# Integral Representation of Symmetric Polynomial Sums

How can we reduce the summation $$\sum_{k=0}^{N} \dfrac{\binom{2N}{2k}}{\binom{N}{k}} \lambda^k\, \Pi_{k}(x_1, \ldots, x_N),$$ where ($\Pi_{k}(x_1, \ldots, x_N)$ is the $k$th elementary symmetric polynomial in $N$ variables) to a single expression? (Possibly even to a single integral in the real or complex plane?)

As a check, for $x_i = x_0$ for all $i$, we should find $$\sum_{k=0}^{N} \binom{2N}{2k}(\lambda x_0)^k = \frac{1}{2}\Big[ \left(1 + \sqrt{\lambda x_0}\right)^{2N} + \left(1 - \sqrt{\lambda x_0}\right)^{2N}\Big].$$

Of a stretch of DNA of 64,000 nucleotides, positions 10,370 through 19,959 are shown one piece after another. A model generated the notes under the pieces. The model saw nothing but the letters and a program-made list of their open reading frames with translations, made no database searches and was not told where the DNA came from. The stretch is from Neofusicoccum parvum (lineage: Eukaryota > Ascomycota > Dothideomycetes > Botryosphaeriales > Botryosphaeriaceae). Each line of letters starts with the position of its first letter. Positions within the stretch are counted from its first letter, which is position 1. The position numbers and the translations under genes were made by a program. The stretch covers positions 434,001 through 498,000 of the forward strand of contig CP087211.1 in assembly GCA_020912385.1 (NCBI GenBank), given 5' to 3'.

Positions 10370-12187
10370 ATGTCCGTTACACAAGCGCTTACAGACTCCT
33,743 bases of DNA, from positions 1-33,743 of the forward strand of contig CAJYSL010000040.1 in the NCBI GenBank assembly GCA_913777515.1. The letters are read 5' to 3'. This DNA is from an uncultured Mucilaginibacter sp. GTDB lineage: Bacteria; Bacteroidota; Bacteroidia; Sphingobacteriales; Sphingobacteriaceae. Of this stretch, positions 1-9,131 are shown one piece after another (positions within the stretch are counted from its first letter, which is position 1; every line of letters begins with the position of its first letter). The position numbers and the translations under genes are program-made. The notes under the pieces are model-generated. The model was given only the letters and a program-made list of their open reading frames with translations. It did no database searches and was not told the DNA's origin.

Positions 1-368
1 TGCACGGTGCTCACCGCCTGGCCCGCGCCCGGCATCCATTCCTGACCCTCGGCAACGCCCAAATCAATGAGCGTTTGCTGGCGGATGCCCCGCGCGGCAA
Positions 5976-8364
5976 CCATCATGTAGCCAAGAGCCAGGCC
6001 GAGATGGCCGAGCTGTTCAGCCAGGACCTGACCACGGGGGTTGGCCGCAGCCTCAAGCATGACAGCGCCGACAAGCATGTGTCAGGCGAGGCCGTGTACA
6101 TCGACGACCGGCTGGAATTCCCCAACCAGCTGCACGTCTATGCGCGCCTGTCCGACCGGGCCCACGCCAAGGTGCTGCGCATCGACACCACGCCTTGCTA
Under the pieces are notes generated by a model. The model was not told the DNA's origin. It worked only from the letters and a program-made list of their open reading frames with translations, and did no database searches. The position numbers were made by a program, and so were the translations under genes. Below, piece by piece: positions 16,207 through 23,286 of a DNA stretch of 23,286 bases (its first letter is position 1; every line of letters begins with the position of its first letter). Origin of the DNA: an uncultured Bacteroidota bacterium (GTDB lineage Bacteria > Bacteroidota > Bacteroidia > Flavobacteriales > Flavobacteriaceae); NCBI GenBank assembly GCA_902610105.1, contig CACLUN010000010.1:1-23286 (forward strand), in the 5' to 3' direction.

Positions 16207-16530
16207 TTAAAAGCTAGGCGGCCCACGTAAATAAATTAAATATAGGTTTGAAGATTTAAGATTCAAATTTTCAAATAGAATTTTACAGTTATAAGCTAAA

Background

The elementary symmetry polynomials $\Pi_k(x_1, \ldots, x_N)$ can be indirectly defined via $$\prod_{\ell=1}^{N}(1+ \lambda x_{\ell}) = \sum_{k = 0}^{N} \lambda^k \, \Pi_{k}(x_1, \ldots, x_N).$$

• What does $\Pi_k$ mean? – saulspatz Apr 22 '18 at 11:12
• It stands for the $k$th elementary symmetric polynomial. I have made a correction to the problem description to reflect this. – Olukayode Apr 22 '18 at 15:21